Nassem Taleb invented a second famous term: anti-fragility. Anti-fragility describes systems which become stronger when they are stressed. Taleb contrasts this with systems that are simply resilient, designed merely to survive shocks. A resilient system is one which tries to defend itself against known dangers – say, cybercrime. An anti-fragile system is one which accepts uncertainty and is designed to evolve in response.
No surprise then that Greg Medcraft talks about the need for ‘cyber-resilience’. And that makes technology the problem, and ASIC the solution.
Cybercrime is not the bogeyman it is made out to be.
Sure, there is an extraordinary variety of claims about the damage cybercrime does to the economy. Almost all of them are overstated. At Crikey, Bernard Keane has an excellent overview of just how ludicrous these estimates are.
This paper from 2012 finds that traditional crime costs the typical citizen at least a hundred-fold more than computer crime. The paper concludes that the best way to deal with cybercrime is simple law enforcement. Hunt down criminals individually. Throw them in jail. Cybercrime is hardly the sort of policy dilemma that screams black swans and systemic risks.
But not according to the International Organization of Securities Commissions. In its working paper, the black swan event it foresees is a horrifying cyber-catastrophe originally dreamed up by Richard Clarke in his 2010 book Cyber War.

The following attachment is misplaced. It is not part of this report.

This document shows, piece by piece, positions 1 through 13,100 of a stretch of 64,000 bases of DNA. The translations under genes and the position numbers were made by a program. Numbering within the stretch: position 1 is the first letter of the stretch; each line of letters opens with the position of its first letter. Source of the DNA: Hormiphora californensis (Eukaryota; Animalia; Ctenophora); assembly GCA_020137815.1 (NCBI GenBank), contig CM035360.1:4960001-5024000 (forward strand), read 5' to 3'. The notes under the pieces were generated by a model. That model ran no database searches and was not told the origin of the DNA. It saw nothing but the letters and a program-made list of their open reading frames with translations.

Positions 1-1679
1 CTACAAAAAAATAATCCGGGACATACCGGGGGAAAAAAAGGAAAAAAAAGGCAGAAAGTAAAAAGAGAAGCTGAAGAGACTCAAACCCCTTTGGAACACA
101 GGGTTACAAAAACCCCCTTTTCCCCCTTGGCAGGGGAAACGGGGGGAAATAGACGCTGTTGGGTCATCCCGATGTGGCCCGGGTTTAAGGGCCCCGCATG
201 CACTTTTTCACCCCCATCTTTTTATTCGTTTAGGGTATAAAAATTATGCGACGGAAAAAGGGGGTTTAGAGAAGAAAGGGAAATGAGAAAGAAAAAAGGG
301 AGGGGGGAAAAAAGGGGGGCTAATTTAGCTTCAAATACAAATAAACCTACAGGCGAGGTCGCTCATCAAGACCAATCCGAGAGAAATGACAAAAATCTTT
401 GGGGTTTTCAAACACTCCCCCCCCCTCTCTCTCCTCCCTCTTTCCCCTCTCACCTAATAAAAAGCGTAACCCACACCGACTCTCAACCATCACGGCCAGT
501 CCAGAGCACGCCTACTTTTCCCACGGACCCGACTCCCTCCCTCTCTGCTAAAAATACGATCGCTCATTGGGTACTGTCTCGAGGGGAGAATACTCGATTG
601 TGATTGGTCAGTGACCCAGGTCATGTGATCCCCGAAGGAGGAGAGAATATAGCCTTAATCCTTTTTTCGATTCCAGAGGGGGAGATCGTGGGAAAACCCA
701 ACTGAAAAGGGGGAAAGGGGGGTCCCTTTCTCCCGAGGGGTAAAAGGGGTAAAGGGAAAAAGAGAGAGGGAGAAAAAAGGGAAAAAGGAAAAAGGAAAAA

Clarke, a former US counter-terrorism official, warned of a full-blown digital international conflict where cyberwarriors cripple national infrastructure, release chlorine from chemical plants, remotely crash trains, etc, etc, etc.
As Wired magazine put it, Clarke’s prognostications are like “the Book of Revelation re-written for the internet age, with the end-times heralded by the Four Trojan Horses of the Apocalypse”.
Our corporate regulator can’t seriously believe this hyperbolic nonsense. So let’s assume they don’t. Yet that doesn’t give them much credit.
ASIC has a track record of seeking extra powers in response to technological change.
It is the most enthusiastic user of section 313 of the Telecommunications Act, a law that allows it to block (that is, censor) websites from Australian internet users.
And it is one of the big advocates of mandatory data retention, a policy which would force internet service providers to keep records of everything we do online, just in case law enforcement agencies – and regulators – want to look at it in the future.
Medcraft’s dark warnings about cybercrime and black swans need to be seen through this prism: the ongoing battle between government power and digital liberties.
ASIC knows, as all good bureaucracies do, that the best way to get new powers is to massively overstate the problems those powers are supposed to fix. Unfortunately it seems that policymakers are particularly susceptible to technological gobbledygook. Remember the internet filter?
Cybercrime is, undoubtedly, a challenge. But we should be worried when our key regulators, deliberately and explicitly stoke up mindless panic about the impact of new technology.